For the first time ever, U.S. consumers report spending an equal amount of time using the Internet as they do watching TV. According to a report released by Forrester today, Gen Xers now claim to spend more time online than watching TV and Boomers now report spending an equal amount of time on both activities. Senior Boomers still report watching more television, and Generation Y has long reported spending more time online.

Forrester’s Jackie Rousseau-Anderson notes that the metrics are self-reported and differ from Nielsen and Comscore‘s. What’s important here is that more people perceive themselves to be spending equal amounts of time online and watching TV. Also noteworthy is that consumers don’t report spending much less time watching TV, just more time online.

Rousseau-Anderson also notes that for the most part people aren’t reporting watching less TV, so all that extra Internet time must be coming from somewhere else. Consumers are spending less time with print media, so that might be where some of the time is coming from. But it’s likely that quite a bit online time is actually spent multitasking.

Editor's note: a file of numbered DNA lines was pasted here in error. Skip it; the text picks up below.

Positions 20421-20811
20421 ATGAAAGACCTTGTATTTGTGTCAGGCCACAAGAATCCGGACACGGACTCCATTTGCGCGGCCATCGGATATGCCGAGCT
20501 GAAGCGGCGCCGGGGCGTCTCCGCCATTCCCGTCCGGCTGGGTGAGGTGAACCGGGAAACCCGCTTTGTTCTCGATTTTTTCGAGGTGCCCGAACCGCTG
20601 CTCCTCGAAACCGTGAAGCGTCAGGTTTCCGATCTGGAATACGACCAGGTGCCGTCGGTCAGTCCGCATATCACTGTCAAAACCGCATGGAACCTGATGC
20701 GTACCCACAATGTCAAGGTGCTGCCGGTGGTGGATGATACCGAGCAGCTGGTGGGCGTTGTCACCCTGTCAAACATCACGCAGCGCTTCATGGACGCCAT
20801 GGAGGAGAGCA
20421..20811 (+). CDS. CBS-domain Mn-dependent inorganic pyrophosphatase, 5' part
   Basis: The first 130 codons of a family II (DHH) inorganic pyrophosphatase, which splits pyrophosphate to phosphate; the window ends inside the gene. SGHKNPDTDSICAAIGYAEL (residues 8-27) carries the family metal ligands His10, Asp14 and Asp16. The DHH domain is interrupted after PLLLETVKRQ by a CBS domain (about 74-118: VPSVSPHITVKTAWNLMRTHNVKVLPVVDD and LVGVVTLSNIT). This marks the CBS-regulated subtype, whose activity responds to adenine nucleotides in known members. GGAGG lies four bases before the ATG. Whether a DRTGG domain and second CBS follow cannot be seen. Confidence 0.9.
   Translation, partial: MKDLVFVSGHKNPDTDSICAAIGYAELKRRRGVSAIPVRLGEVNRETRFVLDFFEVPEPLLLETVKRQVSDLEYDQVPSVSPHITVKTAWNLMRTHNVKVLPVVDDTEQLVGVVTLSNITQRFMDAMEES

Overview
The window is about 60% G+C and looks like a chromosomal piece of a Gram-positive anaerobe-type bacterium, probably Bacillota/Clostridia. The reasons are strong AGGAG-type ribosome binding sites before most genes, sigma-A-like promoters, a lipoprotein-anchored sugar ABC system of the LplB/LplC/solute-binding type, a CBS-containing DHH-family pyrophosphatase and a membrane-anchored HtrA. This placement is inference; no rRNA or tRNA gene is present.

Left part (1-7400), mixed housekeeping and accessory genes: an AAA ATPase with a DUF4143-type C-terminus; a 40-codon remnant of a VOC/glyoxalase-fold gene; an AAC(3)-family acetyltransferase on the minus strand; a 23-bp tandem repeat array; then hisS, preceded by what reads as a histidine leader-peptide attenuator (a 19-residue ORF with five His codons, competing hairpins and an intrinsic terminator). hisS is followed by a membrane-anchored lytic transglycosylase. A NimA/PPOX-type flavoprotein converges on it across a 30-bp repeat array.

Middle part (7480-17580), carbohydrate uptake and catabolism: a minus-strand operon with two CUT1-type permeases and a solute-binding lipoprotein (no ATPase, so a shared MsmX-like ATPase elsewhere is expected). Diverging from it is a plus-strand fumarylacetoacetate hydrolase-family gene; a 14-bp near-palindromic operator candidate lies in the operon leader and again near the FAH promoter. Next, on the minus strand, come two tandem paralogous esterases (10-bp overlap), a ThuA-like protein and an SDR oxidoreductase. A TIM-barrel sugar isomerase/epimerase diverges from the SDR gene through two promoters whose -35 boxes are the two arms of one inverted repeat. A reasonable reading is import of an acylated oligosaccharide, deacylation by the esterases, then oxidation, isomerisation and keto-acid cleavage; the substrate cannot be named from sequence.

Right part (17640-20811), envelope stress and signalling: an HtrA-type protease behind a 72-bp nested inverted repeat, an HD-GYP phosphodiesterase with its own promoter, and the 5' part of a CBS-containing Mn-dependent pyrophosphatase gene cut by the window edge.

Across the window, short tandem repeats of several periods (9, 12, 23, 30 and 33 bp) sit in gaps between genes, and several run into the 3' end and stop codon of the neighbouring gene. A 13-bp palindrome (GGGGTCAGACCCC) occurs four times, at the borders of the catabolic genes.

U.S. consumers are also reporting spending more time using the mobile Internet. Forrester has classified mobile Internet users into three categories: social, information, and media users.

Forrester’s research follows debate about whether “cord cutting” is or is not a myth. The Forrester report supports the notion that consumers aren’t cutting the cord yet, and are merely supplementing their TV watching with the Internet.

However, TV and the Internet are converging. Netflix recently signed a deal with Disney to to provide hundreds of movies and TV shows through its streaming service.

It wasn’t clear to me whether Forrester counts streaming media over the Internet as TV or Internet time.

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